A single cell but many different transcripts: A journey into the world of long non-coding RNAs

Enrico Alessio, Raphael Severino Bonadio, Lisa Buson, Francesco Chemello, Stefano Cagnin

Research output: Contribution to journalReview articlepeer-review

37 Scopus citations


In late 2012 it was evidenced that most of the human genome is transcribed but only a small percentage of the transcripts are translated. This observation supported the importance of non-coding RNAs and it was confirmed in several organisms. The most abundant non-translated transcripts are long non-coding RNAs (lncRNAs). In contrast to protein-coding RNAs, they show a more cell-specific expression. To understand the function of lncRNAs, it is fundamental to investigate in which cells they are preferentially expressed and to detect their subcellular localization. Recent improvements of techniques that localize single RNA molecules in tissues like single-cell RNA sequencing and fluorescence amplification methods have given a considerable boost in the knowledge of the lncRNA functions. In recent years, single-cell transcription variability was associated with non-coding RNA expression, revealing this class of RNAs as important transcripts in the cell lineage specification. The purpose of this review is to collect updated information about lncRNA classification and new findings on their function derived from singlecell analysis. We also retained useful for all researchers to describe the methods available for singlecell analysis and the databases collecting single-cell and lncRNA data. Tables are included to schematize, describe, and compare exposed concepts.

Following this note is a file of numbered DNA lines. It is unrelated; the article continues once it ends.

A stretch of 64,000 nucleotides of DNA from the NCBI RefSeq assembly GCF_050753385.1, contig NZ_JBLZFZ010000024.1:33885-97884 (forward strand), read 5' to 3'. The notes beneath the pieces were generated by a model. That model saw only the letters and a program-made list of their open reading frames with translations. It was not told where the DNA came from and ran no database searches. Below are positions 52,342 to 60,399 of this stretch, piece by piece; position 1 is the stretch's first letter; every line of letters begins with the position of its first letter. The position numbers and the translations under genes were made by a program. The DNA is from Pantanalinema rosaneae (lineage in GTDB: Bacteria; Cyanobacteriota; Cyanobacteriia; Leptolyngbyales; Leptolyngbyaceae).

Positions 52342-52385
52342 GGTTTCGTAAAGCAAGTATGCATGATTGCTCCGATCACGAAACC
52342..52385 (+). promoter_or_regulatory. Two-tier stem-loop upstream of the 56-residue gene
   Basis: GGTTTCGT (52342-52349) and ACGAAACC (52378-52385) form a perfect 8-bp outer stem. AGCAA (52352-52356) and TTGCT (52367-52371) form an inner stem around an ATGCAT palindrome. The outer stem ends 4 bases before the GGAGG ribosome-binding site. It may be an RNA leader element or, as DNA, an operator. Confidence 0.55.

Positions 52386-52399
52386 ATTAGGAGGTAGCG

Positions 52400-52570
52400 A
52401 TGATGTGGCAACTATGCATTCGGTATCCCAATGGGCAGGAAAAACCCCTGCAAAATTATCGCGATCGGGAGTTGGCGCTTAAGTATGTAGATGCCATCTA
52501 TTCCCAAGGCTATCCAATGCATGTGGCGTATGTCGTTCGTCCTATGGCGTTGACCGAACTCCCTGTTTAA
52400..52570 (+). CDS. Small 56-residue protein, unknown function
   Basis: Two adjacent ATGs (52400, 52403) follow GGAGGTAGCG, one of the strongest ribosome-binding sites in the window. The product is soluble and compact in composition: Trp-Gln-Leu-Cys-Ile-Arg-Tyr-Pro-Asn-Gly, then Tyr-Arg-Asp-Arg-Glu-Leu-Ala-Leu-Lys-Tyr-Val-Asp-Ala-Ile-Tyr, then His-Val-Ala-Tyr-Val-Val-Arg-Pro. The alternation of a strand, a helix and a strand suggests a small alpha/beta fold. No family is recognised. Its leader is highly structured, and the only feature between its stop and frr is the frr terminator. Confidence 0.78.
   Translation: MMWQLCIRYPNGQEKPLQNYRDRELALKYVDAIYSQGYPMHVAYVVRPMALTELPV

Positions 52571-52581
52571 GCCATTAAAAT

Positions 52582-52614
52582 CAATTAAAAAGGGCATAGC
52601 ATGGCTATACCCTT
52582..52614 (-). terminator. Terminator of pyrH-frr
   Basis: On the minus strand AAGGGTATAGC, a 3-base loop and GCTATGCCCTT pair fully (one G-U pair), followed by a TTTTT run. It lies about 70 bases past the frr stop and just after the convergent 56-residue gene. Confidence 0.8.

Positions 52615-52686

Original languageEnglish (US)
Article number302
JournalInternational journal of molecular sciences
Issue number1
StatePublished - Jan 1 2020
Externally publishedYes


  • LncRNA database
  • LncRNAs
  • Long noncoding RNAs
  • Non-coding RNAs
  • Single-cell
  • Single-cell database
  • Single-cell expression
  • Single-cell sequencing

ASJC Scopus subject areas

  • Catalysis
  • Molecular Biology
  • Spectroscopy
  • Computer Science Applications
  • Physical and Theoretical Chemistry
  • Organic Chemistry
  • Inorganic Chemistry


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